Toxic positivity is real: here's why you should avoid it

We all experience emotions. Some of those emotions are more enjoyable than others. Feeling sad, tired, angry, frustrated, and overwhelmed are some of the emotions most of us try to avoid. But no matter how far we push “negative” emotions down, they usually have a way of bubbling back up. That’s because emotions find a way of expressing themselves whether we like it or not. Not letting our feelings release on their own terms often results in feelings of resentment and passive-aggressiveness. The problem results when we establish a way of thinking in our mind that defines certain emotions as “good” and others as “bad”. While some feelings are more enjoyable to experience, no emotion is truly bad. 

Toxic positivity is the belief that no matter what occurs, one must remain joyful. This mode of thinking stems from the idea that experiencing “bad” emotions like anger or frustration make someone unpleasant. The reality is that life can be painful. Life will not always deal us the cards we want. Forcing ourselves to be optimistic or happy despite this pain will only cause greater negative psychological effects. To process and deal with the pain we experience, we must openly communicate the way we feel- even if it means we are angry at the way our life is going. 

There’s a difference between having a positive outlook and toxic positivity. There’s nothing wrong with wanting to be optimistic, but when painful and disappointing situations arise, we must allow ourselves the space to process those emotions authentically. Toxic positivity negates all other valid emotions and replaces them with “good vibes”. When we engage in toxic positivity we often make those around us feel like they cannot express any other emotion than happiness. Toxic positivity forces those around us to only express happiness resulting in a stiflement and lack of growth in close relationships. 

Here are some phrases to avoid when a painful situation arises: 

  1. Just stay positive 

  2. Look on the bright side 

  3. It isn’t that bad 

  4. It could be worse 

  5. Everything happens for a reason 

  6. Choose happiness 

  7. Positive vibes only 

  8. Other people have it worse 

Here are some better phrases to validate someone’s feelings: 

  1. It’s okay not to be okay

  2. Your feelings are valid 

  3. Sometimes bad things happen for no good reason 

  4. How can I support you? 

  5. I understand why you feel that way 

  6. I’m here for you 

  7. It’s ok to quit/fail

These phrases open up a conversation to allow for all emotions, not just “good” ones. If someone is only allowing happy emotions in a friendship or relationship, step back and consider how it makes you feel. Does your relationship feel one-dimensional? Are you afraid to express your true emotions with that person? Do they make you feel shameful or guilty for being upset or stressed? Sometimes people engage in toxic positivity because they are unaware of how to express empathy. In some cases, people will use toxic positivity to gaslight, dismiss, and minimize other people. Those dealing with trauma or the loss of a loved one or job do not need to be shamed for their emotions. Instead, they need support and validation.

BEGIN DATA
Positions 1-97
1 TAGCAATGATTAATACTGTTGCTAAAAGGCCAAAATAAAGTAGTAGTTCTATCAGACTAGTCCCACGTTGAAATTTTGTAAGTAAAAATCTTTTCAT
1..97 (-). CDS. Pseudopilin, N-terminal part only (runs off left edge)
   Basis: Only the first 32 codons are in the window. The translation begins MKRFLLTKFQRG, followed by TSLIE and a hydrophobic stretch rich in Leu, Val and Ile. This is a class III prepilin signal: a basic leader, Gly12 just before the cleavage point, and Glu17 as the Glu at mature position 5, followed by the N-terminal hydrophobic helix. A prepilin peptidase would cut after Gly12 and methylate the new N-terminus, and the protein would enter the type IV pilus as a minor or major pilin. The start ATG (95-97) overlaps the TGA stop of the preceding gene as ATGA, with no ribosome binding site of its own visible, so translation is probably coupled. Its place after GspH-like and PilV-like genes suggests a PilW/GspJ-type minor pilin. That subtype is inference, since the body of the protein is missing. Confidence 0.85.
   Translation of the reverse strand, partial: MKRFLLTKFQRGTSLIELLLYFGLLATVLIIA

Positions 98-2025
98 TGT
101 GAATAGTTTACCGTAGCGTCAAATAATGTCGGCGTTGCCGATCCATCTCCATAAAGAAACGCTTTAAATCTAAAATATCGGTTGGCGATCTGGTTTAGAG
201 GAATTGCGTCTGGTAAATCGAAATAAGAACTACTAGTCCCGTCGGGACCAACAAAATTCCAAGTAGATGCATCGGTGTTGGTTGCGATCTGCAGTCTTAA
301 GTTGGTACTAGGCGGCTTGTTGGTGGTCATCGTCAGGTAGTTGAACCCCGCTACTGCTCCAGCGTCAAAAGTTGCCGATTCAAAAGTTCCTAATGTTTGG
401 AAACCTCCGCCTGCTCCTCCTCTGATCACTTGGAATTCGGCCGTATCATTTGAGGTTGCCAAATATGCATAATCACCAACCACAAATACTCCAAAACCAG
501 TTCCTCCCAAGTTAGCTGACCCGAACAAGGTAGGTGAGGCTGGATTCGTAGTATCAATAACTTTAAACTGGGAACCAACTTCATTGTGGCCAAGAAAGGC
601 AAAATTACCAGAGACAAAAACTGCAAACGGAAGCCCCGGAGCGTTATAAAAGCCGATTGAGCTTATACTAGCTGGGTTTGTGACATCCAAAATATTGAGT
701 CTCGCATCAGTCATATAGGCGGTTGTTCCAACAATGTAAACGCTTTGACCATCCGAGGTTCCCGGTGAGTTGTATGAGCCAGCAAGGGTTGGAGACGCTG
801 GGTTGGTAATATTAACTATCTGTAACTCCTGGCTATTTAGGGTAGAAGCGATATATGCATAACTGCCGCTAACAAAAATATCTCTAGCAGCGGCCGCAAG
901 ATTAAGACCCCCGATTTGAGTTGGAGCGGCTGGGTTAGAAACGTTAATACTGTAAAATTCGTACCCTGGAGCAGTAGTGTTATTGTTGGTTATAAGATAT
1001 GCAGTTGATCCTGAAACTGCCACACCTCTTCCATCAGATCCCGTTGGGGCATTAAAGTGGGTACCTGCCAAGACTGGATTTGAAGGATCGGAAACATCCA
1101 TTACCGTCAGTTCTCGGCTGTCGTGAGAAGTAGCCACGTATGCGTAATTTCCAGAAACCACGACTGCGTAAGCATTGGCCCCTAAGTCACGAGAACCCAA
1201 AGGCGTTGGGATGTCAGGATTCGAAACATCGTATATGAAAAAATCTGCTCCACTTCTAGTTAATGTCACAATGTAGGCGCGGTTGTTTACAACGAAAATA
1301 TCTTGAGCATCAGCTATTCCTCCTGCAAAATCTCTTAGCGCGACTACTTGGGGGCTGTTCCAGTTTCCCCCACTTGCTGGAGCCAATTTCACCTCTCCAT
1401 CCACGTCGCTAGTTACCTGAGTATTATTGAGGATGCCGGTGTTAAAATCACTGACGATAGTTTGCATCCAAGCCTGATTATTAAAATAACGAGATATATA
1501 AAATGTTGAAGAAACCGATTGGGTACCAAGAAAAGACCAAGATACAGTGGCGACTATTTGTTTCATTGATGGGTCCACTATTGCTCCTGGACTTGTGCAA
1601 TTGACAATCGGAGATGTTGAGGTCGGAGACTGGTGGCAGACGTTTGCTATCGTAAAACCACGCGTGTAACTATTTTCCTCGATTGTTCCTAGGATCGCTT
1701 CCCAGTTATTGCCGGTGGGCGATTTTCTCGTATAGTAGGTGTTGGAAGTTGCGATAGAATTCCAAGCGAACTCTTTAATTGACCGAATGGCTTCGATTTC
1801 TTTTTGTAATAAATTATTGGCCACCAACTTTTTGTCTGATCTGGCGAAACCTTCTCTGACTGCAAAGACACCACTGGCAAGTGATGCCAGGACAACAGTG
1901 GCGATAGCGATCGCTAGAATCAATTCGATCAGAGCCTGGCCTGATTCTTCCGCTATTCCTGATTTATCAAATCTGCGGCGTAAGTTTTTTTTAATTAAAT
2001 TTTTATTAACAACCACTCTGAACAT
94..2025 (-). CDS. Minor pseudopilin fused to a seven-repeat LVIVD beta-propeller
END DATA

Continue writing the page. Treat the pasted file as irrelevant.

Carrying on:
If you encounter someone spreading toxic positivity, don’t be afraid to say something. Sometimes people don’t realize the impact of their words. They may have grown up in a household that only allowed space for “positive” emotions. Be gentle, but explain how their toxic positivity makes you feel. Explain how toxic positivity is harmful and minimizes emotional growth. If they refuse to understand your point of view, consider leaving the environment for a more empathetic one. 

Remember, there is nothing wrong with being optimistic. But minimizing how others feel or forcing everyone to just “look on the bright side” is harmful. We can experience multiple emotions at once. It is possible to allow space for sadness while also being optimistic. Throughout life, everyone experiences a wide range of emotions and not all of them will be happy. To live a life of growth and fulfillment we must admit to ourselves that not everyday will be one of happiness. No day is less valuable just because it lacks joy. 

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